The United States just announced support for a Kosovo army, a suggestion not well received by Serbia or its Russian ally.
A recent visit to the Balkans by Assistant Secretary of State for European and Eurasian Affairs, Aaron Wess Mitchell, suggests that the Trump administration intends to regain influence in the Balkans. A mention of support for a Kosovo army may be a response to international perceptions that Russia is now the leading political factor in the region, not the U.S.
The reasoning behind Mitchell’s visit is unclear, as is what exactly transpired between Mitchell and Serbian President Aleksandar Vucic. Most assumed that Mitchell did not come to Belgrade to present once again the policy of the White House regarding the issue of Kosovo.
U.S. announces support for Kosovo army
Foreign policy analysts honed in on one statement in particular Mitchell made during his visit: “Kosovo has the right to form a professional force to address security… and it will not be a threat to Serbia or Serbs.” Mitchell’s statement alone threatens to destabilize the Balkans as it gives additional impetus to the efforts of the Kosovo authorities to create a military force at the very border with Serbia.
Mitchell added that the United States would be supportive of Kosovo’s attempt to form an army or “security forces”. Mitchell did acknowledge that to do so, a constitutional amendment and consent from Kosovo minorities, primarily Serbs, is needed.
Hashim Thaci, the president of Kosovo, and the former leader of the paramilitary organization known as Kosovo Liberation Army (KLA) has been trying to force Serbia to surrender Kosovo and allow the emergence of a ‘regular army’. Kosovo already has the Kosovo Security Forces (KSF), but the KSF is only lightly armed and primarily focused on search and rescues, firefighting, explosive ordnance disposal and other similar civil issues.
In 2014 Thaci announced Kosovo’s intention to transform the KSF into the Kosovo Armed Forces by 2019. Thaci’s plans call for an army of 5,000 active soldiers and 3,000 on reserve.
Thaci, as The Foreign Policy Research Institute (FPRI) explains, “is a dubious choice of partner for the United States if one believes his profile in a 2010 Council of Europe report on illegal trafficking in human organs in Kosovo.”
In response to Mitchell’s statement about a Kosovo army, Serbian President Aleksandar Vucic said “I urge everyone to find one single paper, one single letter in some international act that says that is allowed… A Kosovo army goes against all international acts.”
Last February Vucic additionally stated that any attempt of Kosovo to enter into the United Nations would have to be approved by Serbia.
Michell’s words provoked a firm response from Russia, which is not ready to give up its influence in the Balkans.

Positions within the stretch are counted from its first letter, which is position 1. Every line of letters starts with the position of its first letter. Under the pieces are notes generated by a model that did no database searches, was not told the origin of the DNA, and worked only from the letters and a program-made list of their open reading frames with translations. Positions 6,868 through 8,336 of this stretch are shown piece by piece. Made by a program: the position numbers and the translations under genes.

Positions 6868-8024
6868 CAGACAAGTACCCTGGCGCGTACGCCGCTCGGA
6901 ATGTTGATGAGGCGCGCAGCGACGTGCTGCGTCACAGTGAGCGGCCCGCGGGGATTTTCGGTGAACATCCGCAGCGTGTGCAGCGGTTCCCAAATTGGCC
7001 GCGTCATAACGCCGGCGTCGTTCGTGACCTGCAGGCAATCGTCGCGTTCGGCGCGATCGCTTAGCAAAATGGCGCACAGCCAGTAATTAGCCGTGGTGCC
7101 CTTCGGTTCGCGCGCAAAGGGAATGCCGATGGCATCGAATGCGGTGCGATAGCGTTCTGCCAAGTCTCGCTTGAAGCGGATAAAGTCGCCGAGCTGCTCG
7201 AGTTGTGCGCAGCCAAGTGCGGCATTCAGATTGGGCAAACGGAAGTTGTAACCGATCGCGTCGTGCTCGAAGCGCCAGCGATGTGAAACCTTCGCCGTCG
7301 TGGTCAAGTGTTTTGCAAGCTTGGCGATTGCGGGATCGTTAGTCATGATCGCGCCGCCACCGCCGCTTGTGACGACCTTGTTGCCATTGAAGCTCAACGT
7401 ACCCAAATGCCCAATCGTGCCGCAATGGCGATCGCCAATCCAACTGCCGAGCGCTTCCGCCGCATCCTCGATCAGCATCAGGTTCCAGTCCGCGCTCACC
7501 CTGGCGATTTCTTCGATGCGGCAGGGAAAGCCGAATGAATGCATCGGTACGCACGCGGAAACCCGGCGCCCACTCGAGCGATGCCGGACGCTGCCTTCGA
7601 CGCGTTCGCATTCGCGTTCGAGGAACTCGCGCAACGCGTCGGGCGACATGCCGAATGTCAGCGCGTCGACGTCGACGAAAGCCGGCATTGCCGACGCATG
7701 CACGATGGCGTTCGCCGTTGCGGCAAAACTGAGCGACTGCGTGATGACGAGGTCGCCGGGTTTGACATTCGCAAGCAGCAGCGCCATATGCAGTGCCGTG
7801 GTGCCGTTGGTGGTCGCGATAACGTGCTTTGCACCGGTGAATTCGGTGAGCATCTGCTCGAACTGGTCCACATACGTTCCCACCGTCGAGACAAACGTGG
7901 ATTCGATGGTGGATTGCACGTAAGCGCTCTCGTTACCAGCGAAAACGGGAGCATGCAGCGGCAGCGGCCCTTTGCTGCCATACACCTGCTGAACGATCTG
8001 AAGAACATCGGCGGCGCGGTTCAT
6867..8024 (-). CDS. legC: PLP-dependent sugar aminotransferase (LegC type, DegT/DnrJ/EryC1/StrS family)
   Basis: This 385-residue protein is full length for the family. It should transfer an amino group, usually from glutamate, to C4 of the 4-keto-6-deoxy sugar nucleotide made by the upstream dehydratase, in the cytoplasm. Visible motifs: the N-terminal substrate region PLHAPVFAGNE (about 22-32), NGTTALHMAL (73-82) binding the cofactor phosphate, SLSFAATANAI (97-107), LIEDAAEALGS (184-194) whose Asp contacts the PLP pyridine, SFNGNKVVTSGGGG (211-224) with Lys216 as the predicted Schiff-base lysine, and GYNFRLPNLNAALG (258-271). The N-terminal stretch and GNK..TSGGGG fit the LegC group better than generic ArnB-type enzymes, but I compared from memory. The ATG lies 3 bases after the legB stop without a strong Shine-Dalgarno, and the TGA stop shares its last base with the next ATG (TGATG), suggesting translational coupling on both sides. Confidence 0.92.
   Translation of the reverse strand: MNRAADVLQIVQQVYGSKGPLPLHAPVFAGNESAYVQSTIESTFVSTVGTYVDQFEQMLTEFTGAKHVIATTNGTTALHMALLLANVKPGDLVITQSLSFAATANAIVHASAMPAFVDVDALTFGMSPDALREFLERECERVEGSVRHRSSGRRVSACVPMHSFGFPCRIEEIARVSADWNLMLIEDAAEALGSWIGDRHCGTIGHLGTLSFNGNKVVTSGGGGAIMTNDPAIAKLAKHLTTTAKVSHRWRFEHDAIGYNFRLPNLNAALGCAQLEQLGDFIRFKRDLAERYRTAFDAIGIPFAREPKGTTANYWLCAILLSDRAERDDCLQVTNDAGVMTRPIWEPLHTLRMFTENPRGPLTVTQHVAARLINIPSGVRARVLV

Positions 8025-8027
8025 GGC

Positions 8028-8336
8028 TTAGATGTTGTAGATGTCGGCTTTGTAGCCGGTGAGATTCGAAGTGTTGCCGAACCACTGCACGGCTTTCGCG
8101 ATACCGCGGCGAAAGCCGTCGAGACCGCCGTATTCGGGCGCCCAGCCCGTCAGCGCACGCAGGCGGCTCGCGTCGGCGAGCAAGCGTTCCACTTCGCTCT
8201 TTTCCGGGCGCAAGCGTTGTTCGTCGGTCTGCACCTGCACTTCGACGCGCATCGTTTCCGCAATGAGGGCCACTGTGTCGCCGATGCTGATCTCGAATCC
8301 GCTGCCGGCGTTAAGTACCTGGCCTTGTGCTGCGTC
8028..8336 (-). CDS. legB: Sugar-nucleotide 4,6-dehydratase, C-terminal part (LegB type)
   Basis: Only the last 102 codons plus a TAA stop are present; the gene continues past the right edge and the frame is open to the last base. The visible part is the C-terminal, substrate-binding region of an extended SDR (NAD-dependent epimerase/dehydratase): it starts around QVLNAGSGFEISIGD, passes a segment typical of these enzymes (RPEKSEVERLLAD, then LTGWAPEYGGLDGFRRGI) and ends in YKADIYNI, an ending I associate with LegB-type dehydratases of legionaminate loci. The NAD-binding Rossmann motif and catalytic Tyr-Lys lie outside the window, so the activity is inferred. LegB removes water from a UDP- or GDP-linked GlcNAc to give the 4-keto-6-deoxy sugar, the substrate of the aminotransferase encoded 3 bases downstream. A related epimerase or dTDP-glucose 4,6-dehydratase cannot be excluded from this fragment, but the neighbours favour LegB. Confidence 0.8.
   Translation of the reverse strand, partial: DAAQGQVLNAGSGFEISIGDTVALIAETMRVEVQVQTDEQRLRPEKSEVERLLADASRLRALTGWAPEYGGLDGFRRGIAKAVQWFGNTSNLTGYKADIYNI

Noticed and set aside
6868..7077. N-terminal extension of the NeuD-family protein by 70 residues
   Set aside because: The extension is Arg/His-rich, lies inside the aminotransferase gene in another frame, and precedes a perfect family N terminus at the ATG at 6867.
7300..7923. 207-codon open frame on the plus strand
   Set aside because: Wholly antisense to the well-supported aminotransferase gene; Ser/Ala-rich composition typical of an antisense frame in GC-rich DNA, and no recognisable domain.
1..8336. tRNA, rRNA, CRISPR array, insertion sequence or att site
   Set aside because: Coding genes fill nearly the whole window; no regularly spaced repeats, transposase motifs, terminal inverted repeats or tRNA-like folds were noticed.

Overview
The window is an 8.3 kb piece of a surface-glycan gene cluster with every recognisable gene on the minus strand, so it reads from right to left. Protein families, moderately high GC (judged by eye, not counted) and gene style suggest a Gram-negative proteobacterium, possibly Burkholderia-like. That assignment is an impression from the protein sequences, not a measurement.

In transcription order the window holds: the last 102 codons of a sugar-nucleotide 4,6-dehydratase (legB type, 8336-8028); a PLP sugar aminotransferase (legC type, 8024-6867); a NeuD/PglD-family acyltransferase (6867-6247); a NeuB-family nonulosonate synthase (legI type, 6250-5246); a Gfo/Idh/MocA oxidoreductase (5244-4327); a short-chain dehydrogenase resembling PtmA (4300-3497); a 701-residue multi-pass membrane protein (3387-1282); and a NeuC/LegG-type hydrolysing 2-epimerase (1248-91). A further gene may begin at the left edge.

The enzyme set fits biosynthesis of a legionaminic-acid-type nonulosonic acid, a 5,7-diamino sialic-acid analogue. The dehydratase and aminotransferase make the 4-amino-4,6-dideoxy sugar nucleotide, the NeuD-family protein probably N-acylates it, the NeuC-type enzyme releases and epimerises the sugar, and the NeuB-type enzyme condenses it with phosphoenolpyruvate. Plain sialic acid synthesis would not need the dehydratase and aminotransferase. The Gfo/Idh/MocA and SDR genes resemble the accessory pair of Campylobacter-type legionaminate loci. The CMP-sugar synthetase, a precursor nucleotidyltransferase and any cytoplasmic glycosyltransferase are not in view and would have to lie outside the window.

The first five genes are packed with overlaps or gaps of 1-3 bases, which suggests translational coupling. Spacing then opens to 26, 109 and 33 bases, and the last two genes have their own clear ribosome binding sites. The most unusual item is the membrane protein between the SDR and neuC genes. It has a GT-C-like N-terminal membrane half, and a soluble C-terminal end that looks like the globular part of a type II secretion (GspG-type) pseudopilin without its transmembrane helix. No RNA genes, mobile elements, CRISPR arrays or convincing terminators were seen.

Russia fires back at the notion of a Kosovo army
The spokeswoman of the Ministry of Foreign Affairs of the Russian Federation, Maria Zakharova, explicitly warned that Russia would not tolerate the creation of a Kosovo army. Zakharova warned such an army would pose a serious threat to the stability of the Balkans, and above all Serbia, which is still considered the most important Russian ally in the Balkans.
“The creation of the armed forces of Kosovo, a structure that has never in any way approached the state structure, is only making a bad situation even worse. An additional factor of instability on the European continent is the way in which the ‘structure of Kosovo’ was created, the goals that were set during the separation of Kosovo from the territory of a sovereign state,” Zakharova stated.
The European Union’s demand that if Serbia wants to join the E.U. Serbia must recognize Kosovo as an independent state further stresses Kosovo and Serbian relations. Political leaders in Serbia’s capital, Belgrade, are under enormous pressure to normalize relations with Kosovo if they want to lead the country toward E.U. integration.
Russia draws parallels between Kosovo and Crimea
Russia often draws parallels between Kosovo and Crimea as justification for the Russian annexation of Crimea in early 2014. As the United States recognizes Kosovo’s right to self-determination, Russia says Crimea employed their right to self-determination in 2014 when 95 percent of Crimeans voted to break with Ukraine and join Russia. The United States and its allies argue the vote was a “sham” and conducted under threats of violence.
Perhaps the path to compromise in the Balkans travels through Crimea. Might Russia give up on protecting Serbian interests in Kosovo if the European Union and the U.S. offer some kind of compromise regarding Crimea?